`arrange()`

`arrange()`

returns all of the rows of a data frame reordered by the values of a column. As with `select()`

, the first argument of `arrange()`

should be a data frame and the remaining arguments should be the names of columns. If you give `arrange()`

a single column name, it will return the rows of the data frame reordered so that the row with the lowest value in that column appears first, the row with the second lowest value appears second, and so on. If the column contains character strings, `arrange()`

will place them in alphabetical order.

### Exercise: `arrange()`

Use the code chunk below to arrange babynames by `n`

. Can you tell what the smallest value of `n`

is?

`arrange(babynames, n)`

Good job! The compiler of `babynames`

used 5 as a cutoff; a name only made it into `babynames`

for a given year and gender if it was used for five or more children.

### Tie breakers

If you supply additional column names, `arrange()`

will use them as tie breakers to order rows that have identical values in the earlier columns. Add to the code below, to make `prop`

a tie breaker. The result should first order rows by value of `n`

and then reorder rows within each value of `n`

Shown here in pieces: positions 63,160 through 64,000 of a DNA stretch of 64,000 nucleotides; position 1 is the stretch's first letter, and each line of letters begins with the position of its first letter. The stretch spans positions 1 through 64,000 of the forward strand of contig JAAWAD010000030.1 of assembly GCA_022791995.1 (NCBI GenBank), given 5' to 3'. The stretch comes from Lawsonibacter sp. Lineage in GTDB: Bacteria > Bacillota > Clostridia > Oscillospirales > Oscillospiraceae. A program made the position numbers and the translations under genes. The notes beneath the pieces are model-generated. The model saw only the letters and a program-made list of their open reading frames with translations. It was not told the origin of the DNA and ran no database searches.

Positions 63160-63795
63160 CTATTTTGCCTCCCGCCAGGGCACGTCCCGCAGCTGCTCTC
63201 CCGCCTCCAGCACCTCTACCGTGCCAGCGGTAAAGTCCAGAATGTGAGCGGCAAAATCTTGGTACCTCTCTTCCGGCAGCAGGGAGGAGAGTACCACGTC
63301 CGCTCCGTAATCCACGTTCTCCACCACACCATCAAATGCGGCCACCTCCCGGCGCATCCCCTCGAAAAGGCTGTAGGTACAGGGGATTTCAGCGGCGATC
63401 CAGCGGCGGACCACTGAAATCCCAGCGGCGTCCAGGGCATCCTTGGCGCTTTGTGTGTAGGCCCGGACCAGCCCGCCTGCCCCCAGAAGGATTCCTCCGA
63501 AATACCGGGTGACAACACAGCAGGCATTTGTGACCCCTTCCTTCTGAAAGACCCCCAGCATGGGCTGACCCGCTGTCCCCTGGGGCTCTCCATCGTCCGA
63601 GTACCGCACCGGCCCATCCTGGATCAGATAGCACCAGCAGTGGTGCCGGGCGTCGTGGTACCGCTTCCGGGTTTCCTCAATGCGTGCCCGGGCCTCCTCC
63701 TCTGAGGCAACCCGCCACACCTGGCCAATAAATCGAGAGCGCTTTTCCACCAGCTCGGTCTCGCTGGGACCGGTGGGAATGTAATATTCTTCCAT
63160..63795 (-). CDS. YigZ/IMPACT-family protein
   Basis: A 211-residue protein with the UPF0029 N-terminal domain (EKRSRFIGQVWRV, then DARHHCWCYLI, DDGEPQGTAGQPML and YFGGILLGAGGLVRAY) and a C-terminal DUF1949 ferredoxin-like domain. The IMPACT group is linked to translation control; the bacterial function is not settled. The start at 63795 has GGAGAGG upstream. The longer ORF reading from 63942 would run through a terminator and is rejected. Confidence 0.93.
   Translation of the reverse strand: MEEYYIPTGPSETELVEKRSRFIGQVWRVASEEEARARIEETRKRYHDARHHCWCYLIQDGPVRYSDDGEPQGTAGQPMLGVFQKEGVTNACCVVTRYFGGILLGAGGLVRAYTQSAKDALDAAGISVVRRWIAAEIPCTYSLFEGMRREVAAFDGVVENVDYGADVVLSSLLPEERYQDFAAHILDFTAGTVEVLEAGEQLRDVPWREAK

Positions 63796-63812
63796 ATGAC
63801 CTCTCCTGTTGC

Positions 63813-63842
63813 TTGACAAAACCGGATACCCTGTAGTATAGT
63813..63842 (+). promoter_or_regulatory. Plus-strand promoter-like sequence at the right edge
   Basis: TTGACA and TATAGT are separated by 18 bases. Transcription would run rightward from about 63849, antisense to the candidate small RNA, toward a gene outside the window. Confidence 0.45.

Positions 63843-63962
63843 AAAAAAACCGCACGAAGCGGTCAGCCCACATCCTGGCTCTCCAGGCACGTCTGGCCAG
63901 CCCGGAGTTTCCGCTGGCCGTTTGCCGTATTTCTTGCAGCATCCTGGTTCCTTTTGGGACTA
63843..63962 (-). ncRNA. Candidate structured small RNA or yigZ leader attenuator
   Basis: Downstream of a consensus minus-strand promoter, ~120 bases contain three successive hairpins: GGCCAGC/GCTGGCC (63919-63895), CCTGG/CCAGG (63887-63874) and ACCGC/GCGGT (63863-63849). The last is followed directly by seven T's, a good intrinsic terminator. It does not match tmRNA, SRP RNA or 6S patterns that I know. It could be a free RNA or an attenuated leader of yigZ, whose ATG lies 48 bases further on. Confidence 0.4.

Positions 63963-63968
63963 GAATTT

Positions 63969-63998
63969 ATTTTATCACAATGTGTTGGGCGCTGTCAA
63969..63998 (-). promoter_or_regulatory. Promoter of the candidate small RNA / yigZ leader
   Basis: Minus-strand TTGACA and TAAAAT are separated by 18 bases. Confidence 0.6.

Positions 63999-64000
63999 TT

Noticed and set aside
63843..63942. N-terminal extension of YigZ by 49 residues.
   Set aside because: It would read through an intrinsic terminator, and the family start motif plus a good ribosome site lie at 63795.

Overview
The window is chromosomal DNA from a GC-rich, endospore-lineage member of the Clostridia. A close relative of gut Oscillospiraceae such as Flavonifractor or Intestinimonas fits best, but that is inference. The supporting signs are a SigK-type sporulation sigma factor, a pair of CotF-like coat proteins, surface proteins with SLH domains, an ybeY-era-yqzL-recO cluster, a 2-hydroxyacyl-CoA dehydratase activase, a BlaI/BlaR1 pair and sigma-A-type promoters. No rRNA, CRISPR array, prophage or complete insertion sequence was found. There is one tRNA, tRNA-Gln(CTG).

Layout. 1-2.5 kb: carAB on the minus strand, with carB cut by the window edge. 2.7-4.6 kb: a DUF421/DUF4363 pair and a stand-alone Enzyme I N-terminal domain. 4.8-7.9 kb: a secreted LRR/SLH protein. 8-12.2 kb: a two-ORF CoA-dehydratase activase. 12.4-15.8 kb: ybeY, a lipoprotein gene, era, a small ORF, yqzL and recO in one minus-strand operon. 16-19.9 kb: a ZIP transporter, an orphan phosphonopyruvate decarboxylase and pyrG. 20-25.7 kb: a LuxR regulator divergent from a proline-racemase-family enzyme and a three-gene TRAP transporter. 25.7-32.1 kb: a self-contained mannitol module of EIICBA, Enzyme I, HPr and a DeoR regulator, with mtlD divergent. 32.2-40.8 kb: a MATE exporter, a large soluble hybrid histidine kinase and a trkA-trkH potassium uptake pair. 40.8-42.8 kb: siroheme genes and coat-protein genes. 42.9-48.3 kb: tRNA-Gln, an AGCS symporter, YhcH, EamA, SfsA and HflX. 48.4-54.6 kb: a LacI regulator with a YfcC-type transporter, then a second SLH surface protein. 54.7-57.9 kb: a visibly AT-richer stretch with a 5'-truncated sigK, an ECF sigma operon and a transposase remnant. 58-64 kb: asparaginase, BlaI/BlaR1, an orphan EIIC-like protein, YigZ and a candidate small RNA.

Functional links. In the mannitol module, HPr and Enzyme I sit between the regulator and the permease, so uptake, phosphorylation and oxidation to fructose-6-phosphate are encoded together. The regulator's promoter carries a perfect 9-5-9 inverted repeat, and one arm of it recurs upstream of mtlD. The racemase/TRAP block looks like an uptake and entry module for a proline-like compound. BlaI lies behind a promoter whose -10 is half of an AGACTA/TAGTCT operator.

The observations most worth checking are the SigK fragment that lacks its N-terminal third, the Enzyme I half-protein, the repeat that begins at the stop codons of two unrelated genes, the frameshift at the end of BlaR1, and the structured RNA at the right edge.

by values of `prop`

.

`arrange(babynames, n, prop)`

`desc()`

If you would rather arrange rows in the opposite order, i.e. from *large* values to *small* values, surround a column name with `desc()`

. `arrange()`

will reorder the rows based on the largest values to the smallest.

Add a `desc()`

to the code below to display the most popular name for 2017 (the largest year in the dataset) instead of 1880 (the smallest year in the dataset).

`arrange(babynames, desc(year), desc(prop))`

Think you have it? Click Continue to test yourself.

`arrange()`

quiz

Which name was the most popular for a single gender in a single year? In the code chunk below, use `arrange()`

to make the row with the largest value of `prop`

appear at the top of the data set.

`arrange(babynames, desc(prop))`

Now arrange `babynames`

so that the row with the largest value of `n`

appears at the top of the data frame. Will this be the same row? Why or why not?

`arrange(babynames, desc(n))`

The number of children represented by each proportion grew over time as the population grew.